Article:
The message was already up, so I really got one of these cancelled orders.

I had to reinstall mobian because the phone went off during the first ugrade I don't know why (it was fully charged). However reinstalling is super easy if you can write to an SD card (you put a kind of recovery thing that allows to boot and connect to the PC from which you can copy the install image to the phone, then remove the SD and boot).

Note that the phone looks fragile, body and screen and I took the SIM card away two or three times in total and I am already scared that it is more and more difficult to take the SIM card out.

I just put a SIM card in it, pressed the power button, there is a green led on but the screen remains dark. I pressed power until the led went off, then tried power on again, this time it worked.

"Web" is a browser that seems ok even though reaction to move screen takes at least 0.25s. Firefox is much faster. I can zoom n with two fingers and zoom out but nly until 100% size, reaching 90% is possible only via menu. Preference menu is not scaled at all, everything is reachable though provided you have the same menu on your computer to see where to search for the otion you are looking for.

The camera seems usable but saving a picture takes 5 seconds and I failed to make a picture of text clear enough so that the text is easily readable.

I sent an SMS to another phone, it worked, then put the screen off and replied from the other phone, the phone made a sound about 3 minutes later and a bit later the led is blue and blinking slowly, but it remains so even after I have read the mesage and I can't stop it.

In the notification menu in the settings, I managed to set an option to display an incoming message in the menu that opens when touching the top of the screen, then it is visible there and after I touched there to open it, the led went off. Note that the menu for notification options of one ap is not resized properly so I thought I need to touch the text of each option and it actually does nothing but after I changed the screen orientation (it is manual) I found that there are switches in the right that were out of the screen before.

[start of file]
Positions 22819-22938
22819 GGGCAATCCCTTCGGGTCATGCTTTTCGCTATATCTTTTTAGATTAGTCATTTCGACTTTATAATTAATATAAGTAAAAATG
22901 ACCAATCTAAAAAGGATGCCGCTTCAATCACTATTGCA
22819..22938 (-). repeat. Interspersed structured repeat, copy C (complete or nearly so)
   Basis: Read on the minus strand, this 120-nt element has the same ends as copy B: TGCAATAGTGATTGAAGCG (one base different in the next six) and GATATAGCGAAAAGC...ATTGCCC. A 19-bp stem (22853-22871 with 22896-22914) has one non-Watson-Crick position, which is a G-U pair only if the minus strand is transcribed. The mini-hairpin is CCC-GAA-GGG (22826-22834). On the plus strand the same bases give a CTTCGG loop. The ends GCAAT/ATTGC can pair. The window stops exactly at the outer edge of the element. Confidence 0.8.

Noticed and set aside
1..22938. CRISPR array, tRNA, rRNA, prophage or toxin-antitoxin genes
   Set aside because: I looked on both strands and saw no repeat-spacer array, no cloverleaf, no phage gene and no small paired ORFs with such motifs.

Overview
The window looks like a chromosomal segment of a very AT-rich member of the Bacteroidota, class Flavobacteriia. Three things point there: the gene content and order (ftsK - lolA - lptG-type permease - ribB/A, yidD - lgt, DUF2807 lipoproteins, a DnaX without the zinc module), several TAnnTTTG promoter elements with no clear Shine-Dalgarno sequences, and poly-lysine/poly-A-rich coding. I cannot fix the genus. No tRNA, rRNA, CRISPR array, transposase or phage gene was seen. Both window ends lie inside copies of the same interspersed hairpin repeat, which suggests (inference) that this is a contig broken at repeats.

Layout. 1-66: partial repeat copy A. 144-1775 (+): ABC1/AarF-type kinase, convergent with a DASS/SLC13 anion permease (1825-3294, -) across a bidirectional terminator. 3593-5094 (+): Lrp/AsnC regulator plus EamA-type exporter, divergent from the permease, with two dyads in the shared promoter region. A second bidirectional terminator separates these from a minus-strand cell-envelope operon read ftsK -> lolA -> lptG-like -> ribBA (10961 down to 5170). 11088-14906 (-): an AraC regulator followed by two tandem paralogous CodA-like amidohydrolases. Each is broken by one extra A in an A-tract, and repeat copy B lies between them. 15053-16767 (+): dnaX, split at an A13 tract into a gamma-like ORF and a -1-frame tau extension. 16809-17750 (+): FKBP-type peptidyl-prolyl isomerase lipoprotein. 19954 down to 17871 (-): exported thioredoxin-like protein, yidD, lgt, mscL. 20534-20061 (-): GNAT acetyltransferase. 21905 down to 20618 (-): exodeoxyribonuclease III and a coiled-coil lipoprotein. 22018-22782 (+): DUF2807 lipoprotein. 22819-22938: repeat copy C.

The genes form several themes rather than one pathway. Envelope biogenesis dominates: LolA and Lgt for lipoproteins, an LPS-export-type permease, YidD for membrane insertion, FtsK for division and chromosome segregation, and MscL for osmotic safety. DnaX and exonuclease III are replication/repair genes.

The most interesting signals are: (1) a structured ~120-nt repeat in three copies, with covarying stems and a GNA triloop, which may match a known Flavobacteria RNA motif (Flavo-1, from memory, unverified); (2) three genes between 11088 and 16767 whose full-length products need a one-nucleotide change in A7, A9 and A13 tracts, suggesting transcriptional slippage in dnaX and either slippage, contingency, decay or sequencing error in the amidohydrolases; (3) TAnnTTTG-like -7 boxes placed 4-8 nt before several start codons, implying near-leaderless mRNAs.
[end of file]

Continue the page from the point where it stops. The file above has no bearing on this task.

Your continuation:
I haven't tried email yet, will do later and report.

Overall, it seems usable for rather basic usage in spite of a number of difficulties. However, I notice the battery indicator went from 100% to 62% just by doing what I did (took less than 1h) but it seems fixed at 62% now, so perhaps no too accurate.

With respect to software freedom, I am not sure the pinephone is any better than LineageOS. My main motivation to try the pinephone is that with Android (LineageOS actually) I have the feeling that I never know what I am doing (for instance, it has a weird way of handling files inside apps which are not really files acessible with a file manager or a terminal) while the pinephone looks like a very familiar system.

muhammed
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Iscritto: 04/13/2013

Thank you for that detailed description Avron!

It's a little discouraging that the phone isn't as functional as mainstream phones, or at least not more functional than it is. I had a replicant phone a few years ago (a fellow trisquel member helped me free my Galaxy S3) and from what I remember that one worked a little better. I'm going to think about this for a bit since I have to rely on a cell phone for work and so need something reliable/convenient.

PublicLewdness
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Iscritto: 03/15/2020